Aboriginal and Torres Strait Islander Collection: Overview

Most of the artefacts were collected since the 1880s.

Ethnographic Collection: Australia

Photographer: © Australian Museum

The Australian Museum cares for nearly 25,000 ethnographic artefacts collected from hundreds of different Aboriginal and Torres Strait Islander cultures. Ethnographic implies artefacts collected directly or indirectly from people who used and, usually, made them. The collection does not reflect the culture of Indigenous Australians at the time of European contact but, rather, the two hundred years after the British colony was established in Sydney. Most of the artefacts were collected since the 1880s.

As the result of British colonisation many living cultures and languages vanished. People grew into new cultural and social realities, but retained a strong sense of identity. The Aboriginal and Torres Strait Islander Collection reflects Indigenous histories in colonial and federated Australia, from early resistance through to the land rights movement and the apology to the Stolen Generations. While some artefacts remained similar to their pre-contact forms, there were numerous changes to their purpose and meaning. New forms of craft and artwork emerged, reflecting experiences of Indigenous people in the nation that refused to recognise them as citizens for nearly 180 years.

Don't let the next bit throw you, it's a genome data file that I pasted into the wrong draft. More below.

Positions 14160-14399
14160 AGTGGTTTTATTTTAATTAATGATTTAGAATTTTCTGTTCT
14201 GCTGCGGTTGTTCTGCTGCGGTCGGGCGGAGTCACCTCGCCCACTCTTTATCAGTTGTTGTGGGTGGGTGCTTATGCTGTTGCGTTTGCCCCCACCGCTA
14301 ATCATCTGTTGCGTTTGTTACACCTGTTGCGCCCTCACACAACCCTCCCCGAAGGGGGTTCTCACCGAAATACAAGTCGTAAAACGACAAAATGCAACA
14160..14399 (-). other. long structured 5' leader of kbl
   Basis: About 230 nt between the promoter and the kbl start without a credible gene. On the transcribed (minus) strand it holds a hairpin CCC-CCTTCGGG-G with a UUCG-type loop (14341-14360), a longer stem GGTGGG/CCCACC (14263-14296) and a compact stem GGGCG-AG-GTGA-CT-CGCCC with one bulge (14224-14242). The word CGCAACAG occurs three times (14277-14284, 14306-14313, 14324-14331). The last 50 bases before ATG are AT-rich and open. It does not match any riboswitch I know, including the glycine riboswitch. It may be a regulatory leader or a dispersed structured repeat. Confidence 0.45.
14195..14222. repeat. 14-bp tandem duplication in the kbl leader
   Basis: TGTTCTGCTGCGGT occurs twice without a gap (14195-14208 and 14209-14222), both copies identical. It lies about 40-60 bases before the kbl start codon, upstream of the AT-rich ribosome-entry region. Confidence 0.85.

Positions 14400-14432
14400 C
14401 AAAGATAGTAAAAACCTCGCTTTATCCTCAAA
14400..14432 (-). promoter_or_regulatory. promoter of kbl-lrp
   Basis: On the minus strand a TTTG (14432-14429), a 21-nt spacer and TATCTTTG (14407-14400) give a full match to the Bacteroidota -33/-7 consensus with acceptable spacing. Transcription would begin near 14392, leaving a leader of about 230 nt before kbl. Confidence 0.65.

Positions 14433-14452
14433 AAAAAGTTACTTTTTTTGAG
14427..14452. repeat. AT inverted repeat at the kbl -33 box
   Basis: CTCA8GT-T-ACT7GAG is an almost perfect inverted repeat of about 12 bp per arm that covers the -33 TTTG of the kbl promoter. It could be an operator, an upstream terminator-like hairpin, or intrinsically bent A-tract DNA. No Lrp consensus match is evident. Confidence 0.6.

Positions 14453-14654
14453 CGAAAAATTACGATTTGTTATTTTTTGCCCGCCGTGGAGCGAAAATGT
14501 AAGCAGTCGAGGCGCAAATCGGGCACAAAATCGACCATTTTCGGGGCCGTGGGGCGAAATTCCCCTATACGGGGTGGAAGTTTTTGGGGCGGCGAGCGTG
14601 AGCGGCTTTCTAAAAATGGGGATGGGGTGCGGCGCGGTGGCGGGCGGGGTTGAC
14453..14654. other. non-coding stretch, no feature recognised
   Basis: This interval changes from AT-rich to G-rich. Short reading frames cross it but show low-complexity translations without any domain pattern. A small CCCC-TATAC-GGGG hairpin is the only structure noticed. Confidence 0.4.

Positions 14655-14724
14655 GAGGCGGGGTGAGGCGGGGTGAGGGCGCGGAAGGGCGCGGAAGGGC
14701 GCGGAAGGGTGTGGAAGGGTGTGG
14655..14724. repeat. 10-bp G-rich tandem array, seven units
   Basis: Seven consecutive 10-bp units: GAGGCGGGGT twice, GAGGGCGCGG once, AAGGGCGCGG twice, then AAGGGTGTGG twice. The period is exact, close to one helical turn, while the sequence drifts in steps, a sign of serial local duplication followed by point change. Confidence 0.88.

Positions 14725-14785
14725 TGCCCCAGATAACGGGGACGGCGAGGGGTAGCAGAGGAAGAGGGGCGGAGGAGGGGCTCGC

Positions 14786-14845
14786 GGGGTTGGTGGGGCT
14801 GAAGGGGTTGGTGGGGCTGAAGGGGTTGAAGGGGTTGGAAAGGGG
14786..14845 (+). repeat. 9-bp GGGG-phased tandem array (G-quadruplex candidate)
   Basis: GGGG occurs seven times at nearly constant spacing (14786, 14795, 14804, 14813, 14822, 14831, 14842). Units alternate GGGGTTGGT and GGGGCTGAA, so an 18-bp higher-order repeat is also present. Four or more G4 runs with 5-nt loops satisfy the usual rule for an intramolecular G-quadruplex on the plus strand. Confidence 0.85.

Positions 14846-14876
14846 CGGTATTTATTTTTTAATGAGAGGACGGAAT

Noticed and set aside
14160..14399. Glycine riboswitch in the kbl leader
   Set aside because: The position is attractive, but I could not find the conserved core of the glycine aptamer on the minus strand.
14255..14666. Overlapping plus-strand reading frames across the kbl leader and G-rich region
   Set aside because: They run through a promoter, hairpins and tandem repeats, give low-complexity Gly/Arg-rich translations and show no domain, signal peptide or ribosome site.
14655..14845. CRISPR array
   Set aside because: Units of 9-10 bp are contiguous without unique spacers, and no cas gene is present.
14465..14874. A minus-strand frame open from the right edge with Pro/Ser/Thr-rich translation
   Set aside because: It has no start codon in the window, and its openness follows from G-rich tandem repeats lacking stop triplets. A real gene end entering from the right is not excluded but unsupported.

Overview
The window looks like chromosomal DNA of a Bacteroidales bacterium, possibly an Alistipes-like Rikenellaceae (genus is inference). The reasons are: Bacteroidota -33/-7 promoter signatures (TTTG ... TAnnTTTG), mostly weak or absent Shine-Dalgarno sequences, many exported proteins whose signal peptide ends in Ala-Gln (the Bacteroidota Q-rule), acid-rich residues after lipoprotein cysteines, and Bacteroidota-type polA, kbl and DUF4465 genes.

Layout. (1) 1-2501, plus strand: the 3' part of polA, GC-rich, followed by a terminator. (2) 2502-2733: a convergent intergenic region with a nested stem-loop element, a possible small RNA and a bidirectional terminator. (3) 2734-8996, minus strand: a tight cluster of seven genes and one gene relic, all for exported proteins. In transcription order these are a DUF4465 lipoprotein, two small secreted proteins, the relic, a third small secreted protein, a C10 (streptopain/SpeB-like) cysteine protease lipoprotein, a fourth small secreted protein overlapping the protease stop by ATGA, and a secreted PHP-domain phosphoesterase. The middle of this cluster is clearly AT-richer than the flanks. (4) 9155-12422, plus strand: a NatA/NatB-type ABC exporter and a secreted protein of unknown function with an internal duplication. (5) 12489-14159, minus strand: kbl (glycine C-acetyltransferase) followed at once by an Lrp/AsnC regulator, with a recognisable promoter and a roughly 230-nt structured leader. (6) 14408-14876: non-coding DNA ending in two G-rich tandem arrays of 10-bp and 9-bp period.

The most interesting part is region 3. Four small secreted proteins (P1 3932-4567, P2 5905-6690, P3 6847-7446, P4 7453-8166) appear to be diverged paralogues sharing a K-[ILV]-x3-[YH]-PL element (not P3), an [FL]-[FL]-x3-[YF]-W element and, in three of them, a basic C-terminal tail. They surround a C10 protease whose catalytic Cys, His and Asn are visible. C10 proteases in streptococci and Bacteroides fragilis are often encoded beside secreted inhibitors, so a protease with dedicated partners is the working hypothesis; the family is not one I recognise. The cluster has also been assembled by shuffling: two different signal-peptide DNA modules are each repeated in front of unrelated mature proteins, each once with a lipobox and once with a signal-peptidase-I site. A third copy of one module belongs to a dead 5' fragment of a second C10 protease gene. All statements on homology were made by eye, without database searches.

The Collection includes hunting and fishing tools, bags and baskets, body adornments and toys. It also includes traditional and contemporary paintings, sculptures and craft. All these objects are most meaningful when accompanied by stories, which are the glimpses of human experience through which Indigenous and other Australians are learning to live in mutual respect for each other. 

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Dr Stan Florek , Database Manager
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